Blood on Gloria Arroyo’s Hands

It’s something we dread thinking about, simply because the circumstances and details are so unsettling. We know it’s happening, but we try to push it from our consciousness. Until it occurs to someone we know. Or until such incidents reach a critical mass, and jump to the forefront of our collective awareness , despite all our efforts to turn away. I believe we have reached such a tipping point.

I’m talking about the long-standing and continuing pattern of extrajudicial executions, kidnappings, and assassinations of the Arroyo regime’s political enemies, real or imagined. I’m as guilty of avoidance and denial as the next guy, even when these occur fairly close to home. Jonas Burgos is a cousin of a sister-in-law. Karen Empeno is a cousin of a fraternity brother.

These enforced disappearances, perpetuated by shadowy groups of the Arroyo government’s most rabid guardians, have reached Marcosian proportions. Every week brings some news of the brutal killing or snatching of persons whose only crime was to oppose Arroyo’s corrupt activities and policies.

At least we knew what we were getting into with Marcos. He declared martial law and made no bones (!) about his intent to unleash a reign of terror. Shit happens during martial law. But we are supposed to be living in a restored democracy, where the so-called rule of law prevails and where the Bill of Rights are supposedly guaranteed. This is what makes President Arroyo’s undeclared “dirty war” so treacherous and frightening.

This past week brought news of the finding of evidence which could prove military involvement in the kidnapping, possible torture or worse, of political activists Karen Empeno and Manuel Merino, both missing for two years and abducted with U.P. student Sherlyn Cadapan. A fellow captive, farmer Raymond Manalo, escaped to tell the tale. He led a team of U.P. anthropologists, members of the human-rights group Karapatan and personnel from the Commission on Human Rights and the Senate Committee on Justice to a remote village in Limay, Bataan where he claims they were held and tortured by Army intelligence agents. Human remains and other evidence backing up Manalo’s charges were found.

And in the same Inquirer issue reporting on the grisly discovery in Bataan, Conrad de Quiros writes of the kidnapping of James Balao, in broad daylight on a main road in La Trinidad, the capital of Benguet province. A founding member of the Cordillera People’s Alliance, Mr. Balao has been at the forefront of fighting for the rights of the indigenous folk of the Cordillera region for decades. He has been missing for a month.

This is the flip side of the Arroyo practice of casually setting free her monied and connected friends or allies, however heinous their crimes.

It is not difficult to share De Quiros’ outrage:

UP Baguio names operatives of the Intelligence Security Unit (ISU) of the Armed Forces of the Philippines as the perpetrators. Since his abduction, I’ve had several friends call, email, and text me vouching for the complete integrity and high-mindedness of this man. Like Jonas Burgos, he is an epic loss to society, or since “society” is an abstraction, he is an epic loss to all of us who dream of a better world to leave to our children.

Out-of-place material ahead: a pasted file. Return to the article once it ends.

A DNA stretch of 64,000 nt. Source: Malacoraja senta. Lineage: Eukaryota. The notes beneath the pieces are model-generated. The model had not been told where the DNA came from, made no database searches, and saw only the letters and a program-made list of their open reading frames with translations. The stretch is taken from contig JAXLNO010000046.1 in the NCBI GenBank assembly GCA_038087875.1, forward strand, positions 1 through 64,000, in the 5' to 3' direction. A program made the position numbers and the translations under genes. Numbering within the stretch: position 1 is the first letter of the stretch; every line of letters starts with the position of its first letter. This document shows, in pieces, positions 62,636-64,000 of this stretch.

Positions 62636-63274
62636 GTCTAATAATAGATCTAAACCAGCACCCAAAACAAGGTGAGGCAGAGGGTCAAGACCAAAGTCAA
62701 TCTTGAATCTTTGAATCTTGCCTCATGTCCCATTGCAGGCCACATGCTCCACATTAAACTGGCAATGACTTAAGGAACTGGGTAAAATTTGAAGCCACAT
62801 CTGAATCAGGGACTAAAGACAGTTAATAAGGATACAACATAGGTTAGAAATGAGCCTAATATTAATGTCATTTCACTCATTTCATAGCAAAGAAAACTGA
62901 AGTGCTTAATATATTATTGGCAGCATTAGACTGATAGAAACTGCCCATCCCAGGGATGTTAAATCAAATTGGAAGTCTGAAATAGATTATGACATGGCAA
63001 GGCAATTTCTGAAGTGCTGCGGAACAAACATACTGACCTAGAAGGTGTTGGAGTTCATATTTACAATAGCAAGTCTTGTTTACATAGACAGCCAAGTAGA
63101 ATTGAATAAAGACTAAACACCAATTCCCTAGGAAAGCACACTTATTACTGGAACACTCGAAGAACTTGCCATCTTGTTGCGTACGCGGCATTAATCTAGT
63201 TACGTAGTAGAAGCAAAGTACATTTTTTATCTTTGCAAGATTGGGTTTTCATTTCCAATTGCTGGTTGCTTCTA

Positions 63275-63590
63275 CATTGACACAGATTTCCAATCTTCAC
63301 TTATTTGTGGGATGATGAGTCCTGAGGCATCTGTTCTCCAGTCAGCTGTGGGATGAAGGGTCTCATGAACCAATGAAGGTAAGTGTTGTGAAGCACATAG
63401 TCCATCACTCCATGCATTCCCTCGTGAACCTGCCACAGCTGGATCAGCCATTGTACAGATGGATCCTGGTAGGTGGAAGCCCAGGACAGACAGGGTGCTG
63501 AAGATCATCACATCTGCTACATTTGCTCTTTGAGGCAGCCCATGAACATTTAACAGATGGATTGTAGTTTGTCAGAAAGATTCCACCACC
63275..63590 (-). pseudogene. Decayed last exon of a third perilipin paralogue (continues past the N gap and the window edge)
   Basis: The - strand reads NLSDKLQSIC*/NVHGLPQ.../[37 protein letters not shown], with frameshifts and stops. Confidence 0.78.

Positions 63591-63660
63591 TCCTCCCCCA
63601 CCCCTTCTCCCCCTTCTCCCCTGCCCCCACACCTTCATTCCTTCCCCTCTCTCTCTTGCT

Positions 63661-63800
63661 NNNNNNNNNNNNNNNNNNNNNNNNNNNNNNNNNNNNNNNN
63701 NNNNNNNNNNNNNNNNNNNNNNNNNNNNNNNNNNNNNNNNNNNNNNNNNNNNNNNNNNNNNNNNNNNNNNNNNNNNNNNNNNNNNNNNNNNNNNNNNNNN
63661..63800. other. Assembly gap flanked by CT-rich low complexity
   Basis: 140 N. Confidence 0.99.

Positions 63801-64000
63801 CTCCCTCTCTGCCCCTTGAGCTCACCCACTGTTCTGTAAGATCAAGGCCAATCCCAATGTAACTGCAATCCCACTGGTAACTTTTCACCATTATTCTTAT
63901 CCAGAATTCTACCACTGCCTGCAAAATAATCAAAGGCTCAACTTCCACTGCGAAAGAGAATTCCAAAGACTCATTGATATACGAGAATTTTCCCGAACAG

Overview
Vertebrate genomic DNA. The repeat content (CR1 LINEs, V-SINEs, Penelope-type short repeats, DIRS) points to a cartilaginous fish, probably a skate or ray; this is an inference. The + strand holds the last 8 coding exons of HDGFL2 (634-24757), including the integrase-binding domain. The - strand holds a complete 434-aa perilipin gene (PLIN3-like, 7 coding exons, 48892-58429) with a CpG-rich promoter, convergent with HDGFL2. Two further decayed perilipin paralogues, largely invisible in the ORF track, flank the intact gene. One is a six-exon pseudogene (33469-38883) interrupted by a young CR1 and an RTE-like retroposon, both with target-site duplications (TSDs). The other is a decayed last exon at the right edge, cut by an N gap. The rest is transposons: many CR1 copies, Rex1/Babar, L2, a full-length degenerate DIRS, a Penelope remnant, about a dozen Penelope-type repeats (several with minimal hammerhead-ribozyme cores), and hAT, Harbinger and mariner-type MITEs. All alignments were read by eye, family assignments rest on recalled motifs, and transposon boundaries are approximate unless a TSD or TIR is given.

It’s time we said “Enough!” Enough of the killings, enough of the abductions, enough of the disappearances, enough of the harassment, enough of the surveillance, enough of the sowing of fear, enough of the terrorism, enough of the culture of mayhem, enough of the reign of impunity!

It’s a cynical war waged by cynical persons to keep their cynical selves in power. It has no other purpose than that. It exists to hide the real threat to this country, which is dictatorship, and to unleash the forces needed to prop it up, which are fear and violence. It’s a cynical war that’s claiming a cynical toll on the innocent.

But more than the innocent, it’s taking its toll on the country’s best and brightest. Jonas Burgos is one of them. James Balao is another. They are people who have been given abundant abilities and endowments. Burgos has the illustrious name of his father to carry and Balao the glorious traditions of his tribe to do so. They could have become “successful” professionals, with enough trophies and testimonials to proclaim the fact. Instead, they chose to serve the people–how powerfully that phrase continues to resonate among those who have internalized it!–conscripting their talents and energies for the benefit of their communities. With only the laughter in the eyes of the children and the gratitude in the faces of their parents to proclaim their successes.
The people aren’t fooled. They know where this trail of blood leads to.

We must heed De Quiros’ call, and recall the poignant warning made by Pastor Martin Neimoller, in a poem which remains valid and resonates all these many decades:

When the Nazis came for the communists,
I remained silent;
I was not a communist.
When they locked up the social democrats,
I remained silent;
I was not a social democrat.
When they came for the trade unionists,
I did not speak out;
I was not a trade unionist.
When they came for the Jews,
I remained silent;
I was not a Jew.
When they came for me,
there was no one left to speak out.

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